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Industrial hygiene walk-through survey report of Union Carbide Corporation, Sisterville, West Virginia, Chlorosilane Production.

Authors
Briggs T
Source
Cincinnati, OH: U.S. Department of Health, Education, and Welfare, Public Health Service, Centers for Disease Control, National Institute for Occupational Safety and Health, IWS 68-27, 1979 Apr; :1-17
Link
NIOSHTIC No.
00109217
Abstract
Work exposures to potentially hazardous chemical and physical agents were determined at the Union Carbide Corporation (SIC-286) in Sisterville, West Virginia, on March 27, 1979. The survey was part of a NIOSH health study of the emerging energy technology industry. The company employed about 150 workers assigned to production operations. A formal safety and industrial hygiene program was maintained by the company, and medical services were provided by a consulting physician and a full-time nurse. A complete medical and employment history was maintained for each employee. Silicon (7440213) dust accumulations were seen throughout the building, and constituted the primary health hazard. Hydrochloric-acid (7647010), which was received as a raw material for processing, was considered a minimal health hazard, with few opportunities for exposure and very limited personnel interaction with process equipment. The author concludes that the production process appears to be well designed and maintained, and that no serious industrial hygiene hazards exist. No further evaluation of this facility is warranted.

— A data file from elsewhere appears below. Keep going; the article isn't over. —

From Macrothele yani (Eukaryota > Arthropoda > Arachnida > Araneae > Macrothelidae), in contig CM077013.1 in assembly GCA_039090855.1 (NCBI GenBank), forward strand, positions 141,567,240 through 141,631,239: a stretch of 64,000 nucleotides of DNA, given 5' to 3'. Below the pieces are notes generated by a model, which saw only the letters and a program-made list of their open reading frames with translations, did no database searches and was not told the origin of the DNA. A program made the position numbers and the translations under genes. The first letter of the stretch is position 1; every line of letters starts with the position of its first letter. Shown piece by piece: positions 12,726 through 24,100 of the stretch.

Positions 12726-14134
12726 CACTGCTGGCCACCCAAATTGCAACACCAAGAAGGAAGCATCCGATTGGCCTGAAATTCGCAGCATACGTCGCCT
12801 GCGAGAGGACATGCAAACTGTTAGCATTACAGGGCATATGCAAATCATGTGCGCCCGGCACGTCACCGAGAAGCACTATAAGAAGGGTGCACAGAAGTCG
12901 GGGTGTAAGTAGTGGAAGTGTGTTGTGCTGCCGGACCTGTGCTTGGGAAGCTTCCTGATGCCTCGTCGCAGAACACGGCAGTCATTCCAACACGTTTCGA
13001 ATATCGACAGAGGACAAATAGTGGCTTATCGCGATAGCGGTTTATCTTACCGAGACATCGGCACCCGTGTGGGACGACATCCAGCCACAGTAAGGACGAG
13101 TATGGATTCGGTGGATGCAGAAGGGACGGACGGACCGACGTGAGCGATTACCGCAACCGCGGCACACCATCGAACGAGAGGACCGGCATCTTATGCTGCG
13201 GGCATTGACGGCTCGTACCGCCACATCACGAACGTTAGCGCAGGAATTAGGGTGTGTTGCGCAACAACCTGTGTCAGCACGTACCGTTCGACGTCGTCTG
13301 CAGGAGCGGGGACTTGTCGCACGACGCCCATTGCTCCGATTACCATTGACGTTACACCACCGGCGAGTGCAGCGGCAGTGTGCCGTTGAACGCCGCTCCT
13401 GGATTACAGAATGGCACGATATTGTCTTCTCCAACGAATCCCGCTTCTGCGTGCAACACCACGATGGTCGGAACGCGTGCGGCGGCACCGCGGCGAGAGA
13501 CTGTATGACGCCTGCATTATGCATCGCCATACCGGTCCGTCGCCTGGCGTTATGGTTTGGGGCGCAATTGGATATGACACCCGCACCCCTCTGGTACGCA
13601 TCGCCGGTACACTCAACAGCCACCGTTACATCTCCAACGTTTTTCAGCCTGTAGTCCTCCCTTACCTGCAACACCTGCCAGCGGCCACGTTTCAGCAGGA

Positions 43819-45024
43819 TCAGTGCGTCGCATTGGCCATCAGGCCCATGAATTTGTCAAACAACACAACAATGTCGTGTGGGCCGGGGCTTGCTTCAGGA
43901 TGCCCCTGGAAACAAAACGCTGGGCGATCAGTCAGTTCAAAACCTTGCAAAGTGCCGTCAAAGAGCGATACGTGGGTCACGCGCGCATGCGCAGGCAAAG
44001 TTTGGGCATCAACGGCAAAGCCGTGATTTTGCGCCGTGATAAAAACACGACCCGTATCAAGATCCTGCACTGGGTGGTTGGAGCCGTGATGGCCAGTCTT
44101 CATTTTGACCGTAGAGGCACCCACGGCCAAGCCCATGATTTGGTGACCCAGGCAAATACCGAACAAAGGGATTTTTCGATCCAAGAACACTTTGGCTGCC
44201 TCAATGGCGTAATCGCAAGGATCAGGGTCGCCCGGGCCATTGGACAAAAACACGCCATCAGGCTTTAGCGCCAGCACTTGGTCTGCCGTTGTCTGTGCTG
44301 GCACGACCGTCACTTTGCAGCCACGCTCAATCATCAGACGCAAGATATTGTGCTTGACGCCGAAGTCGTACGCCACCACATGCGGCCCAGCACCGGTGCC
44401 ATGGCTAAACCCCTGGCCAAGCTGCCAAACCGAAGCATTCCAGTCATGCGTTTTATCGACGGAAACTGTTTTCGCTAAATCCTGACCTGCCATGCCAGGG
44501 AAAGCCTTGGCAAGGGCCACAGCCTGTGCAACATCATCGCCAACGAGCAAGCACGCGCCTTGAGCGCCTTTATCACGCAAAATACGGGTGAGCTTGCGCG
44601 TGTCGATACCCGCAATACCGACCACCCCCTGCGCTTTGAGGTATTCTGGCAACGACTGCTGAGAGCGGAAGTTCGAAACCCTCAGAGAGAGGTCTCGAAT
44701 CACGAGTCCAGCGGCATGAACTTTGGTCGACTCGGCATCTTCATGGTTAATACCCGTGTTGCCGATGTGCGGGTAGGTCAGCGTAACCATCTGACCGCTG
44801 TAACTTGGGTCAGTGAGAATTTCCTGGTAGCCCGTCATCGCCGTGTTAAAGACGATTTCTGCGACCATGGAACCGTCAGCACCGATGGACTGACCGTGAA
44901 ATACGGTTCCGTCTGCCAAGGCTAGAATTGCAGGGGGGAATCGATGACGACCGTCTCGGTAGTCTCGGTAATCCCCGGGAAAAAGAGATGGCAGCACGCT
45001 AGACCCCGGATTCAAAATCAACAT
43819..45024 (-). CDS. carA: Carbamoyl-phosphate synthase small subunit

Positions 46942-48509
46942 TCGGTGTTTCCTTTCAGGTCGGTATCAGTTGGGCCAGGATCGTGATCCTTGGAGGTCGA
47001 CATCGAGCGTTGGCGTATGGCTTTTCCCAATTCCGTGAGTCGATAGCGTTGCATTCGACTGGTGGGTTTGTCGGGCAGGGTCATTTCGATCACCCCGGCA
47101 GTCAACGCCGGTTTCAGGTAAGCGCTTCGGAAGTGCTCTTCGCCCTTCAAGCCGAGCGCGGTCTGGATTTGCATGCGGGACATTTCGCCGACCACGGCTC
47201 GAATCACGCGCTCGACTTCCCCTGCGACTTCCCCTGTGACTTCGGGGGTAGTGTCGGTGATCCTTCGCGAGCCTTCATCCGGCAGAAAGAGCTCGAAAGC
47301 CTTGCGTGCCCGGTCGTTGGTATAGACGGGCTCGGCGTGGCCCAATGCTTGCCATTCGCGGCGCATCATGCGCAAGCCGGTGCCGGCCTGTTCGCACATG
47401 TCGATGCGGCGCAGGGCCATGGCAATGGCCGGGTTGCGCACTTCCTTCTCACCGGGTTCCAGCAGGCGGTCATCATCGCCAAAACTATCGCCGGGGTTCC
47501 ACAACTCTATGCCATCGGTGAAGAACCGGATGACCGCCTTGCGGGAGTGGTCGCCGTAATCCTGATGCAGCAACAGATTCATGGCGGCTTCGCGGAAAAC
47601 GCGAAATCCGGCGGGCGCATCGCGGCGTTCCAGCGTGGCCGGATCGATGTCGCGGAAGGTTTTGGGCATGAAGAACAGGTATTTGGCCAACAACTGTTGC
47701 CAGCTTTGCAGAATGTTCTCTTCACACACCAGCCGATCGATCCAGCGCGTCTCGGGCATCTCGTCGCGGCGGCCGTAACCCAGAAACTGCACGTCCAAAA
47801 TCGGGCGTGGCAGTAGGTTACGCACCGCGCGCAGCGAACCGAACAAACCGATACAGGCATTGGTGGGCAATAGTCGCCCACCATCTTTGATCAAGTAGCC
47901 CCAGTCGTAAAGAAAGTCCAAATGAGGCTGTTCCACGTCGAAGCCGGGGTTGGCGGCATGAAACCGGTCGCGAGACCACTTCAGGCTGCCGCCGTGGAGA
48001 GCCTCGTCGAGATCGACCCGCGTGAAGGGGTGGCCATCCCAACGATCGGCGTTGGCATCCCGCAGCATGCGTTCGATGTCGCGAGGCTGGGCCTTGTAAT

Keywords
NIOSH-Survey; Field-Study; Organic-chemicals; Region-3; Health-surveys; Workplace-studies; Air-contamination; Health-services; Industrial-processes; Control-methods; Occupational-health-programs
CAS No.
7440-21-3; 7647-01-0
Publication Date
19790430
Document Type
Field Studies; Industry Wide
Fiscal Year
1979
NTIS Accession No.
PB82-104472
NTIS Price
A03
Identifying No.
IWS-68-27
NIOSH Division
DSHEFS;
SIC Code
286
Source Name
National Institute for Occupational Safety and Health
State
WV; OH
Page last reviewed: September 2, 2020
Content source: National Institute for Occupational Safety and Health Education and Information Division